The Earth is in complete crisis mode. If you haven’t noticed, giant glaciers are dying, microplastics have reached Antarctic waters, and we’ve been reeling from earthquakes left and right. To add to our eco-warrior anxiety, the Amazon rainforest—the ecosystem responsible for over 20 percent of Earth’s oxygen—is burning at a record rate.
Allow us to rewind a bit. The Amazon has been suffering from the most amount of fires it’s ever experienced, and it’s been going on for three weeks. Even though these huge fires caused São Paulo’s sky to go dark on an afternoon, the media has only learned of it now.
🌎Just a little alert to the world: the sky randomly turned dark today in São Paulo, and meteorologists believe it’s smoke from the fires burning *thousands* of kilometers away, in Rondônia or Paraguay. Imagine how much has to be burning to create that much smoke(!). SOS🌎 pic.twitter.com/P1DrCzQO6x
— Shannon Sims (@shannongsims) August 20, 2019
Brazil’s far-right President Jair Bolsonaro refuses to take action. Mind you, he’s known for implementing anti-environmental laws (among many other nasty campaigns). Bolsonaro wants to industrialize the Amazon, and allows loggers and miners to pillage the already-damaged rainforest because—get this—he doesn’t believe in deforestation.
He also ran on a pro-big business campaign during his candidacy, so it’s safe to assume that acquiring business would be his primary concern. Bolsonaro took office last January, and deforestation rates are now rising with him at the helm. Nevermind the rainforest being the Earth’s lungs, right?
Upon investigation, we discovered these fires are connected to the rainforest being cleared out for cattle farming. But without evidence, Bolsonaro decides that NGOs are the real culprits, claiming it was done to embarrass the government after the organizations’ funding was cut off.
Looks like the grown-ups are too busy wallowing in greed or fighting over who’s to blame. Meanwhile, the planet we’ve inherited needs major damage control before it’s too late. Here’s how we can help and take action.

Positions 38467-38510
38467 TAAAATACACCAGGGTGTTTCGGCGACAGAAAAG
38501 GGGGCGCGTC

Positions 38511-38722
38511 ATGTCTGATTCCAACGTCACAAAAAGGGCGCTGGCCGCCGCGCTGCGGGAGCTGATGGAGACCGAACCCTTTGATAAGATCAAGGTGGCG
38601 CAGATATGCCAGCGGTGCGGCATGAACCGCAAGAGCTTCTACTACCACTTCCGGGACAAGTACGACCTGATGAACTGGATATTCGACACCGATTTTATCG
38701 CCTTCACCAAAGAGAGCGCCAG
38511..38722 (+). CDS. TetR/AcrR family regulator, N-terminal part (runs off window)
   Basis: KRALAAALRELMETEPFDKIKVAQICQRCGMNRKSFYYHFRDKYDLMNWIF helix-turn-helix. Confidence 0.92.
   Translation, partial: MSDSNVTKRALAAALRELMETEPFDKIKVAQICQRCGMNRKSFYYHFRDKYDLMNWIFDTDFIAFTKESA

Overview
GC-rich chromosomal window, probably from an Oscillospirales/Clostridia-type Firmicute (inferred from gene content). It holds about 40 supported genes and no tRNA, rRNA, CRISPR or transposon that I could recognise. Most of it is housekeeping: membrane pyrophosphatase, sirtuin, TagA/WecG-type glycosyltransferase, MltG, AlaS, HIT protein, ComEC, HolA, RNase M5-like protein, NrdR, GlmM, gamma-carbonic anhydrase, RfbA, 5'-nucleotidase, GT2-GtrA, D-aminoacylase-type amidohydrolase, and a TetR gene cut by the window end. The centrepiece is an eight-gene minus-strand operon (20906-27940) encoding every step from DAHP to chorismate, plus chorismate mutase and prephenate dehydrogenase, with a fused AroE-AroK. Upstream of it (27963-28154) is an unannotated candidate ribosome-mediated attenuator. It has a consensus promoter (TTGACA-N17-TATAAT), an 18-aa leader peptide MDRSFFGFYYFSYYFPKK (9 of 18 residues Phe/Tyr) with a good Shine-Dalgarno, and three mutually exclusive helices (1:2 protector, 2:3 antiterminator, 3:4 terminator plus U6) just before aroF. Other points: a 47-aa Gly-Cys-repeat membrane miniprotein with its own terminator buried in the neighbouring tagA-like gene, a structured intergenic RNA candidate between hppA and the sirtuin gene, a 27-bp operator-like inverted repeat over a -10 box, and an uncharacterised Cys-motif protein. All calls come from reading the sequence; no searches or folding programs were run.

Contribute to organizations protecting the Amazon
Groups like the Amazon Watch, Amazon Conservation Team, Rainforest Action Network, and Rainforest Trust were made to protect not only the rainforest, but the Indigenous Peoples living in it. If you’re ever going to donate to their cause, now is the time, folks.
Sign petitions to investigate the fires
I, for one, don’t want to lose oxygen. Considering the Amazon’s local government, we can’t expect them to move on their own. They need to know we’re paying attention and we’re demanding transparency. The Amazon rainforest is a global concern.
Gabriel Santos, a Rio Brancan lawyer, started a petition for accountability over the Amazon fires. The petition has reached over 900,000 signatures as of writing this. Let’s get it past a million and more, shall we?
Keep being an environmentally conscious consumer
Our generation needs to have an eco-warrior mindset to sustain this planet. It can be as simple as practicing the age-old Reuse, Reduce, Recyle process. Maybe instead of opting to buy more straws and totes, use what you already own. The best effort, aside from being mindful of our consumption, is to decrease consumption altogether. Do you need a new outfit? Do you really need that many notebooks? Did you really need to pull that long from the tissue roll?
Don’t stop talking about it
As long as the issue is in the spotlight, people in power cannot keep avoiding it. Keep tweeting, sharing, and using the hashtags about the Amazon. At this rate, our generation can’t afford to simply forget and move on.